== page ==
There is widespread doubt that the new banks will become an alternative to the existing "syndication" of banks. Debapriya Bhattacharya says, "There is no guarantee that entry of more banks will dismantle the current cartelised behaviour of the existing banks, instill more competition and cut down the interest spread and provide new banking products to the underserved communities particularly in the rural areas."
Coming back to the most contested issue of approving banks linked with lawmakers and politicians, even the think tanks like Mujeri who is hopeful about the potentials of the new banks acknowledge that the BB decision was influenced by politics. He says, "Even the finance minister has acknowledged that there was political pressure". Nevertheless, he is of the opinion that since the authority has "properly scrutinised all the credentials of the applicants, which is itself a praiseworthy change, there is no need to worry about the future of the banks." He also asserts, "The banks that are given the go-ahead have met the standard imposed by the central bank."
Akash also deems the talks about the new banks meeting the regulations imposed by the central bank irrelevant. "There is, simply no need for new banks now," he says. Moreover, since banks are large institutions capable of having command over the economy, Akash holds that it is "better to have them under mixed ownership with the predominance of government shares."
The crucial roles banks play in an economy is undeniable. The major role of the banks is to collect small and discrete savings from the households as well as from the public and private corporate sectors and make credits available for small and large investments, says Debapriya Bhattacharya. "Banks also finance working capital demands, overseas transactions, and consumption needs. Indeed, the strength of the banking infrastructure greatly determines the enabling economic environment of the country and thus the ability to support sustainable growth" he concludes.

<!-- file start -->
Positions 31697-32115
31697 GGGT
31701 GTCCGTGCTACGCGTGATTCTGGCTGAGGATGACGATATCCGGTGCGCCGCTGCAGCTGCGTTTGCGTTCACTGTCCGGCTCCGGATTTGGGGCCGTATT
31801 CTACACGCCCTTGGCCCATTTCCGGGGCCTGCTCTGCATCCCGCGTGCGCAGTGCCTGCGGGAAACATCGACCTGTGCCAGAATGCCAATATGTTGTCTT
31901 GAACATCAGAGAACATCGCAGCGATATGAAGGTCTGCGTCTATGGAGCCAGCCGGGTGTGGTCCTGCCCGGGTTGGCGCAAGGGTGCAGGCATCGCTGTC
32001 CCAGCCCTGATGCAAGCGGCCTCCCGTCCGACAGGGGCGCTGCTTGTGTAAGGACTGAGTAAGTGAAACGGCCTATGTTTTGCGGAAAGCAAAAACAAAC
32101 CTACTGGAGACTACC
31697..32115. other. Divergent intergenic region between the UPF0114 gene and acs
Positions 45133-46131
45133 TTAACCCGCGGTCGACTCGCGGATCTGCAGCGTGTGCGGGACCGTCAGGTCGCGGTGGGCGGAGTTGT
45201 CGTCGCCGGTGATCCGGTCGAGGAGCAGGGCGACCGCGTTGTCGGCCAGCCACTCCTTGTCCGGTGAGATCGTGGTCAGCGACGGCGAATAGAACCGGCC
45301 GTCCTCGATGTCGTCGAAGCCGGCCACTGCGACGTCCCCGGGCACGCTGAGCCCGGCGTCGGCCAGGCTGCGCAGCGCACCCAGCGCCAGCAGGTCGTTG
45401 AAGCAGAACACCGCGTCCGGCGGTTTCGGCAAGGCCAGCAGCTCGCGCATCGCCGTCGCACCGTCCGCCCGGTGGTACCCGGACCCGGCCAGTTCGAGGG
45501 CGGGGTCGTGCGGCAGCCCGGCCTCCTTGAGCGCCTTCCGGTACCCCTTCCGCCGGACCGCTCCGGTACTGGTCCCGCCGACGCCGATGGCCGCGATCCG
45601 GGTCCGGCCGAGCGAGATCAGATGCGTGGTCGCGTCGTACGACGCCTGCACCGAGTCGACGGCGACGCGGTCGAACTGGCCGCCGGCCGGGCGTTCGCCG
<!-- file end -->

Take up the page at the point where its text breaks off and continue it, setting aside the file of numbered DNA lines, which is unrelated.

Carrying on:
Considering these, exerting political influence on the decisions of the central bank defies common sense. Moreover, the institutional integrity of our central bank has become dubious. Ignoring the critics, the Deputy Governor of BB Sitangshu Kumar Sur Chowdhury told reporters that the new banks were approved after “proper evaluation” independent of any political consideration. Debapriya Bhattacharya points out how "the BB at first expressed its reluctance to provide license to new banks, but later enthusiastically argued in favour of it." He adds that the central bank has "failed to work as a dependable safeguard against the political pressure that may undercut the best interest of the banking sector." He also anticipates that the new banks will trigger a rise in interest rate and cause "cut throat fight for liquidity."
Naturally, the new financial institutions will try to be profitable. More importantly, if they want to serve their clients, the new banks have to be profitable. Bhattacharya thinks that it is inevitable that to sustain high profits, the banks may go to more risky ventures including investment in the capital market. He also does not exclude the possibility of these banks bending the banking rules to earn more. "We shall see soon a secondary market of the new banks emerging where the shares of these institutions will be sold at a premium to those who have the money, but not the strongest connection to get a license," he says.
While there is doubt that these new banks will be doing any good to the ailing economy, no one doubts that these financial institutions will need to recruit qualified personnel in order to run. "In the finance sector, particularly in the banking sector, there is a scarcity of skilled manpower. The new banks will only worsen that problem," says Mirza Azizul Islam.
What the future holds for these new banks and our economy remains to be seen.
Copyright (R) thedailystar.net 2012